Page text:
Monday's suit, filed at Clark County District Court on behalf of dancer Zuri-Kinshasa Maria Terry, said that the topless club’s rules governing working conditions are so wide that the dancers are considered employees — not independent contractors.
The suit said that Saphire’s dancers are entitled to regular wages and overtime.
Saphire Dancers are required to work a minimum number of hours — six or longer — per shift, according to the suit. It also says they are prohibited from leaving the premises during their shift, can't leave with customers, can't date or socialize with customers during their off hours and must entertain customers "according to means and methods prescribed by" management.
Dancers also must pay club managers and employees for the right to work at the club, charge minimum fixed fees for table and lap dances, promote sales of alcohol and other drinks, accept offers of drinks from customers, appear on stage to dance at fixed times, comply with a dress code and wear approved costumes and uniforms, the suit said.
"Such rules and regulations and control over the means and methods of dance and conditions of employment are not of the type imposed upon independent contractors," the suit said.
The suit seeks back pay for affected dancers, as well as former dancers who worked at Saphire within the past two years, and an order requiring the club to comply with Nevada wage and overtime requirements.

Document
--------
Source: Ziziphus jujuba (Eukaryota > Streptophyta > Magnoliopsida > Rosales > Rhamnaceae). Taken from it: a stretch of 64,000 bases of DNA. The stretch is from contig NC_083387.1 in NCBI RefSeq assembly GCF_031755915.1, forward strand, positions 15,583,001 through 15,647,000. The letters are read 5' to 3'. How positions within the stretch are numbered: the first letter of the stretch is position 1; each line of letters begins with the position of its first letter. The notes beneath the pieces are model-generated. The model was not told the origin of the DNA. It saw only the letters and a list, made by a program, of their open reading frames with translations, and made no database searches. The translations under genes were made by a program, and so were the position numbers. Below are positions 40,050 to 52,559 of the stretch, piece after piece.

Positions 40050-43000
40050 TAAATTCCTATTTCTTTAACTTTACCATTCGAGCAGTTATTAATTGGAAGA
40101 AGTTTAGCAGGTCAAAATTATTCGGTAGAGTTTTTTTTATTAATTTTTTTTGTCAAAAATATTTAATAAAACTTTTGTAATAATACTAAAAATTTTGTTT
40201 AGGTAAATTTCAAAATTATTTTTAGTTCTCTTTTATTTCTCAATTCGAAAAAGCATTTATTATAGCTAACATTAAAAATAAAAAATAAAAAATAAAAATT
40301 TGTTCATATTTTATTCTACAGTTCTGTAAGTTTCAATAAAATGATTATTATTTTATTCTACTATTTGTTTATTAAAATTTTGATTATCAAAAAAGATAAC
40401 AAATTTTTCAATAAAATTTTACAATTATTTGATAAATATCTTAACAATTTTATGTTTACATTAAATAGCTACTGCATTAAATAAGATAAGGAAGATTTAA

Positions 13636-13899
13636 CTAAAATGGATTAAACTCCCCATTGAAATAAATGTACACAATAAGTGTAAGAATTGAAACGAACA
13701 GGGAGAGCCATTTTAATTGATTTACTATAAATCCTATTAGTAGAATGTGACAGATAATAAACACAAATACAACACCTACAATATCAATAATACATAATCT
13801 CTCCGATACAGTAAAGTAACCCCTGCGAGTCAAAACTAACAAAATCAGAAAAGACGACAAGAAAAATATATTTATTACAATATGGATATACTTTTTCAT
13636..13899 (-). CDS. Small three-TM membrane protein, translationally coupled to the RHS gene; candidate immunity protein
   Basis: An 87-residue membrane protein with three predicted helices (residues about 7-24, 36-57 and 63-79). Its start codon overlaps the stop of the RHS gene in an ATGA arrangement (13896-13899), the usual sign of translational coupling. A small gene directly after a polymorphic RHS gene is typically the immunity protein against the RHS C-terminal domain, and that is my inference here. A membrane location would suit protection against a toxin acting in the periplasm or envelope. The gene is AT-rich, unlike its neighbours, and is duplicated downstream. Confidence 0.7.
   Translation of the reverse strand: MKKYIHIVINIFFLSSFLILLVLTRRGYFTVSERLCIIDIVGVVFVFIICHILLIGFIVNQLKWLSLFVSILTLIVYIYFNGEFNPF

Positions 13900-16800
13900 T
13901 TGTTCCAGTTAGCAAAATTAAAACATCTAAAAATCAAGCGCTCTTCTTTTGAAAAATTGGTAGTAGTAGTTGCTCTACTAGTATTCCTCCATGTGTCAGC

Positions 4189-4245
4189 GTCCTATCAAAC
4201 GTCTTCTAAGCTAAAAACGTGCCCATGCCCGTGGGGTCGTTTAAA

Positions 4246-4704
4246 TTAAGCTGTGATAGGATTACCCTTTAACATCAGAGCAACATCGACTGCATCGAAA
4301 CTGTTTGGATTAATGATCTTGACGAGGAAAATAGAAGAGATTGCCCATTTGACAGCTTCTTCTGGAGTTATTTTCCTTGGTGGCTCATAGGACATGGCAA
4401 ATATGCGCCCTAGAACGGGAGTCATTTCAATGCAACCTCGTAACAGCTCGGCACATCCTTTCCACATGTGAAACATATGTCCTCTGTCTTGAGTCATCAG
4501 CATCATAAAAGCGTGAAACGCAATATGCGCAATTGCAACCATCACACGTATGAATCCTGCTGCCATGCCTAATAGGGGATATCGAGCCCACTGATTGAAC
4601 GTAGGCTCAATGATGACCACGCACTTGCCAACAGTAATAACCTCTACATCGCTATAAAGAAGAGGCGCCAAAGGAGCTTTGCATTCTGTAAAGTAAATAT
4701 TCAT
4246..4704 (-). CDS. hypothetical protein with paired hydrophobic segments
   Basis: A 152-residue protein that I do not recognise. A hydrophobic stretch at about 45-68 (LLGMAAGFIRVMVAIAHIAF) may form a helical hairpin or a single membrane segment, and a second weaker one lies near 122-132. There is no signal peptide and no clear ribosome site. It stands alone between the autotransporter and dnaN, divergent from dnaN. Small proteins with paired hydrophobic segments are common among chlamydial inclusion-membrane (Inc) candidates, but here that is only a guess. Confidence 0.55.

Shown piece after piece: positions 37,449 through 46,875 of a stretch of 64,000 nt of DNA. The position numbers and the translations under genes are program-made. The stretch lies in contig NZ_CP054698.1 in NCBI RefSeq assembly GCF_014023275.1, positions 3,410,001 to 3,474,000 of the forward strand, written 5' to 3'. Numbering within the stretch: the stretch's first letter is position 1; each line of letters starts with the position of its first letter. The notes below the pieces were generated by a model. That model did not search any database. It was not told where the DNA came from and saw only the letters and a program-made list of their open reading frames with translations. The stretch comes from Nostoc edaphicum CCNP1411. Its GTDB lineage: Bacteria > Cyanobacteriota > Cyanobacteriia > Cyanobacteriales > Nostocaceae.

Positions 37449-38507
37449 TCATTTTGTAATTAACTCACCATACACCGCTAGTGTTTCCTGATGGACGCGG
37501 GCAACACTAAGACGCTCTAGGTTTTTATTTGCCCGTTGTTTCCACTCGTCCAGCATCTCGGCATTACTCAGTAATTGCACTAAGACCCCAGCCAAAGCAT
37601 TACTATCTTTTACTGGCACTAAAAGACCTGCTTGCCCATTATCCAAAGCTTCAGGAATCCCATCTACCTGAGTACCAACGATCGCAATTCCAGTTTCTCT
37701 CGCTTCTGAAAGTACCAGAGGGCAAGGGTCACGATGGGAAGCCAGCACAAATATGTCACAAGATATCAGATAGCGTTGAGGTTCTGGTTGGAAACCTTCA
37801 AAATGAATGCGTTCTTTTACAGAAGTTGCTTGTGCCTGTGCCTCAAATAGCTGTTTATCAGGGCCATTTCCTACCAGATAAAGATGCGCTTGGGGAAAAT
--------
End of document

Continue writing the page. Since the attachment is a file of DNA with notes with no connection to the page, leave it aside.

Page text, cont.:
The suit was filed by attorney Robert Starr of Woodland Hills, Calif., who operates dancer-rights advocacy site ExoticDanceRights.com. Joining Starr are Tucson, Ariz., attorney Mick Rusing and Las Vegas attorneys Ryan Anderson and Thomas Christensen.
The suit against Sapphire follows a ruling by the Nevada Supreme Court last year allowing a similar class-action lawsuit against another topless club to proceed under state claims.
Last year's decision by Nevada justices involved clubs including Cheetah's, the Crazy Horse Too, What's Up, Olympic Gardens, Little Darlings and the Girls of Glitter Gulch.
The court rejected the defendants' argument that class-action minimum wage claims should be considered under the Federal Fair Labor Standards Act rather than the Nevada Wage and Hour Law.
Nevada's higher minimum wage legislation with its extra protections for worker wages is the appropriate law governing the dispute, justices said. The federal law permits an employer to credit an employee's tips against the federal minimum wage, while the Nevada law prohibits such offsets.